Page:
Musical coincidences # 184

February 27, 2012

Today’s coincidence involves no music – it’s purely visual.

(Given the title of this series, I guess that makes this a false-pretences post. But I’ll post it anyway.)

Plenty of observant people have noticed a similarity between the artwork for Van Halen’s latest album and a 1975 album by the Commodores:


Frank’s Faves on Fridays

September 24, 2010

Update: DivShare’s working again. Yay!

(Advance apology: DivShare is playing up at the moment and won’t let me upload any MP3s. Grrr. I’m afraid that you’ll have to do without MP3s for the moment until I find out what’s going on with DivShare.)

Miriam Makeba – “Pata Pata (1967)

Link

I have no idea what Miriam is singing, but it sounds great. At the 54-second mark, Ms Makeba rather helpfully says: “Pata Pata is the name of a dance we do down Johannesburg way, and everybody starts to move as soon as Pata Pata starts to play. Whoo!”. “Whoo!” indeed. This song got my head bobbing in no time at all. Rhythm, rhythm, rhythm! Mighty good. Then, at 1:55, Miriam says: “Every Friday and Saturday night it’s Pata Pata time. The dance keeps going all night long ’til the morning sun begins to shine. Hey!” That “Hey!” was excellent. I like “Pata Pata” a lot. A very enjoyable way to start this week’s suggestions.

Steve Earle – “Hard-Core Troubadour” (1996)

Link

Up until hearing this particular song, I knew exactly two things about Steve Earle:
1. He was responsible for “Copperhead Road“, song that’s played distressingly often on commercial radio here in Australia. (I’ve now heard “Copperhead Road” more than enough times.)
2. He got into a bit of trouble a few years ago for writing a song told from the point of view of a US-born terrorism suspect (whose name I’ve forgotten).
As for “Hard-Core Troubadour”, I wasn’t much of a fan of Steve’s vocal delivery. Instrumentally, it was pretty much par for the course in this type of song (rock/country, rather than country/rock, something that Steve Earle apparently specialises in – so maybe instead of “hard rock”, I can call Steve Earle’s kind of music “hard country”). I’ve just paid attention to the lyrics, and this song may or may not be about Bruce Springsteen. (Steve nicks* The Boss’s lyrics by singing “Hey, Rosalita, won’t you come out tonight”.) Overall, this sounds very much to me like a Steve Earle song. And you can take that previous sentence as either a compliment or an insult, depending on how you feel about Steve Earle. By the way, the thing I like most about that video is that it features Mr Earle with extremely impressive sideburns.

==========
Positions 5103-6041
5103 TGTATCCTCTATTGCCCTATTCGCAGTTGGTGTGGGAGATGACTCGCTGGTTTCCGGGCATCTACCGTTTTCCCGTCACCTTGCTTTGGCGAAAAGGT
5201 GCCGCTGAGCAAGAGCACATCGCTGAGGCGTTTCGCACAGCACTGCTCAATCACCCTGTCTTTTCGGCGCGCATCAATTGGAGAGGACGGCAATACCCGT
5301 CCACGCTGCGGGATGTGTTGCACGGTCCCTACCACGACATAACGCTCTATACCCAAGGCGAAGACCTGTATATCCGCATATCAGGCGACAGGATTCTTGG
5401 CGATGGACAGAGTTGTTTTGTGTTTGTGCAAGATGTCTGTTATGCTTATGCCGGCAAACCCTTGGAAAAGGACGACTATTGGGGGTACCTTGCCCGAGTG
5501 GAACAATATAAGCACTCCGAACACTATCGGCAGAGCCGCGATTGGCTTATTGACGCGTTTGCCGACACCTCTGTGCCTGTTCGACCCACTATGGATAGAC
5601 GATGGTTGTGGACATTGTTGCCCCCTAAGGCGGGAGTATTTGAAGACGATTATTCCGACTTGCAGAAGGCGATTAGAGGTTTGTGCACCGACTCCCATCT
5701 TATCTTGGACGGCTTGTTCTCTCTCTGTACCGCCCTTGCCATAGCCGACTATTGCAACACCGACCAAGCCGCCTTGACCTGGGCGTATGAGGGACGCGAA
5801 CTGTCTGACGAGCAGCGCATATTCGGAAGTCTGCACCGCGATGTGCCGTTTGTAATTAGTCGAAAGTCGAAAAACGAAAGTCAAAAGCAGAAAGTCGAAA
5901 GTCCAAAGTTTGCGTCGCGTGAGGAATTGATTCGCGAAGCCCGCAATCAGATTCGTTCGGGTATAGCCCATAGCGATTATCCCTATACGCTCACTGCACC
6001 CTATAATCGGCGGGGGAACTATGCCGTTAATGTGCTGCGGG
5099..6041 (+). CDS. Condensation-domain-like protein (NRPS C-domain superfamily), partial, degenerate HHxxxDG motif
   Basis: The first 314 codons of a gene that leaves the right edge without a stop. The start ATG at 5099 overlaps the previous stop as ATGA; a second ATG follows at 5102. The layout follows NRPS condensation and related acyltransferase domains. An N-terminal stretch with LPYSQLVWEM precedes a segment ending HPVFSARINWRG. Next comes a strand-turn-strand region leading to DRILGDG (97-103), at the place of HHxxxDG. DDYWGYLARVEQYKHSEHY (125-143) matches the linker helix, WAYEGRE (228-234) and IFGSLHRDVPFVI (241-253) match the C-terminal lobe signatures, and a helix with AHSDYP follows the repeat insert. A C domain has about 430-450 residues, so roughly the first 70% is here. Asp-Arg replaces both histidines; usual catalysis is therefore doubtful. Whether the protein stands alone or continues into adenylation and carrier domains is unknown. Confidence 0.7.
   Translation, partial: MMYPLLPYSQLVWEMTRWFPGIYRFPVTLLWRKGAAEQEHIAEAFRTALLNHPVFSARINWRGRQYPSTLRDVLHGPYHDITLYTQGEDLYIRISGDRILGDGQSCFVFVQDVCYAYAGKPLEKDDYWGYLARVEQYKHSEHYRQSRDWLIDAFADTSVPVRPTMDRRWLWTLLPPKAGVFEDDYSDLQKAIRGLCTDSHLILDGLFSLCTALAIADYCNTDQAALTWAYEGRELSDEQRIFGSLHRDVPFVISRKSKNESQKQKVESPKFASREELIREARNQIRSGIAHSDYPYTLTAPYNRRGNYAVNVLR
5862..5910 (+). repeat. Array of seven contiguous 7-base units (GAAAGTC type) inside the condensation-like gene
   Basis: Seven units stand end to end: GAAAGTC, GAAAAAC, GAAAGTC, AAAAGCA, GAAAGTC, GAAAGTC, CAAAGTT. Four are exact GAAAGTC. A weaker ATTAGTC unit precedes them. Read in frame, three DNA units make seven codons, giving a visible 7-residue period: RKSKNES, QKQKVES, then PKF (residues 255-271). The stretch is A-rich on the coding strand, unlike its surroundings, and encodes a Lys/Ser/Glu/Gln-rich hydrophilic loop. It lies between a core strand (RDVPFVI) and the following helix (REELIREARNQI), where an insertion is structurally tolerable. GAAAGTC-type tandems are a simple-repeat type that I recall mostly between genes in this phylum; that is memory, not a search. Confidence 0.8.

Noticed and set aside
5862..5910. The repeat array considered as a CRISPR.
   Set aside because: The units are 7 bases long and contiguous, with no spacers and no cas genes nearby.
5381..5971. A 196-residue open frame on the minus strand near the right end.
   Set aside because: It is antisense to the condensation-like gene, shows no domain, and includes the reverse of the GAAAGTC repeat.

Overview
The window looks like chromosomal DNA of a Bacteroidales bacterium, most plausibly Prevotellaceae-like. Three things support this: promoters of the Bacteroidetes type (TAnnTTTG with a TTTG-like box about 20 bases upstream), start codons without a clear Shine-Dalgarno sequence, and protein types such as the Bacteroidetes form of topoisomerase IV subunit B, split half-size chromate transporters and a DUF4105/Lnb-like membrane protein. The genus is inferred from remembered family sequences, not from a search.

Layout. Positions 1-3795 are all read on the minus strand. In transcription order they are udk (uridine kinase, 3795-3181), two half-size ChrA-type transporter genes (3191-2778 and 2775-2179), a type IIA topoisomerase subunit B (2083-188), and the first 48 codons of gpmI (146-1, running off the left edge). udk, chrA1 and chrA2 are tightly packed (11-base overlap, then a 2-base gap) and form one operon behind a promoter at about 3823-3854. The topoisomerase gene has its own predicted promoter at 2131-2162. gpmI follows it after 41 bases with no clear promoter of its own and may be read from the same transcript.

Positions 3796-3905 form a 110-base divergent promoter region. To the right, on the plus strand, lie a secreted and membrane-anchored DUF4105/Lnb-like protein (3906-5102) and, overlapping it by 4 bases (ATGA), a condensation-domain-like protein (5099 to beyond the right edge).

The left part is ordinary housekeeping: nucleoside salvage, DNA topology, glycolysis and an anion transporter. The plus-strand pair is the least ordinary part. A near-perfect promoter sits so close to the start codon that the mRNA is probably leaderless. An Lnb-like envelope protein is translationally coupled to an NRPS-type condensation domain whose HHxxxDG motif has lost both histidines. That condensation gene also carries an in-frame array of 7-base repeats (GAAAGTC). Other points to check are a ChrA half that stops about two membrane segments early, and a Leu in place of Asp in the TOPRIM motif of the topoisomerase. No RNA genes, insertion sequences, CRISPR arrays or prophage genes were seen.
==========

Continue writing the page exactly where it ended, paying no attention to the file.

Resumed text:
Raspberries – “Let’s Pretend” (1972)

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You could suggest pretty much any Raspberries song and I’d go into paroxysms of hyperbole**. For me, there are two bands above all others who sit, side-by-side, in the Pantheon of Power Pop: Cheap Trick and the Raspberries. As far as I’m concerned, all power pop stems from those two bands. In other words, like the old saying “Everything tastes more or less like chicken”, my brain tells me that power pop sounds more or less like Cheap Trick or the Raspberries. What’s great about “Let’s Pretend”? Well, let me see… I think it’s the melody, the singing (talk about impassioned), the vocal harmonies, the guitar parts, the chord choices, the little bass fills in the choruses, the ultra-relaxed drumming etc etc etc etc etc.

Willie Nile – “Vagabond Moon” (1980)

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A nice bit of slightly jangly, slightly country, slightly mild power pop. I liked it more than the Steve Earle song, but I was bothered by Willie’s vocals. I thought they were a little weak. Well, maybe ‘weak’ isn’t the right word. How would you describe it? For me, when Willie sings the words “ni-i-i-i-ght” and “de-l-i-i-i-ght”, he sounds as if he’s out of breath. And Willie’s vocal vibrato is quick but shallow, which I found odd (and a sign of a weak voice). It just sounds as if Willie’s voice isn’t strong enough for the task at hand. Maybe that’s the phrase I can use: Willie’s voice “isn’t very strong”. But apart from that, the song was a pleasant enough way to spend four minutes.

Bonus instrumental:

Commmodores – “Machine Gun” (1974)

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When I saw the title I thought, “Hmm – I wonder if that’s Jimi Hendrix’s ‘Machine Gun’. And if it is, I wonder how the Commodores will play it…”. The track started, and I realised within about 0.92 seconds that it wasn’t going to be Jimi’s “Machine Gun”. However, I was gettin’ down to the Commodores’ “Machine Gun” almost immediately. Groovy! Funky! Enjoyable! I loved the rubbery sound of the bass. (It reminded me a lot of the Moog synthesizer bass that Stevie Wonder occasionally played on his recordings.) I could have done without all those synthesizer spaceship sounds (which I’ll call “Triple S”), but I guess they add to the funky charm of the track. However, the short bursts of the Triple S (at the beginning of every bar for eight bars, starting at 0:56) were the most disconcerting, as they sounded to me like a little kitten miaowing. I still liked “Machine Gun”, though. It puts the ‘fun’ in funky.

Excellent. A wonderfully varied batch this week (as usual).

(*As opposed to Stevie Nicks.)

(**Never mind that the phrase “paroxysms of hyperbole” sounds dreadfully high-brow – I reckon it’d make a great prog-rock album title. I can see it now:
“To Be Released In October 2010: Dreams Of Gondor’s latest album, Paroxysms Of Hyperbole. The new album that takes Dreams Of Gondor into realms of the Progressive elite. A sonic journey to rival Tales From Topographic Oceans and In The Court Of The Crimson King as a Prog voyage for the ages.”)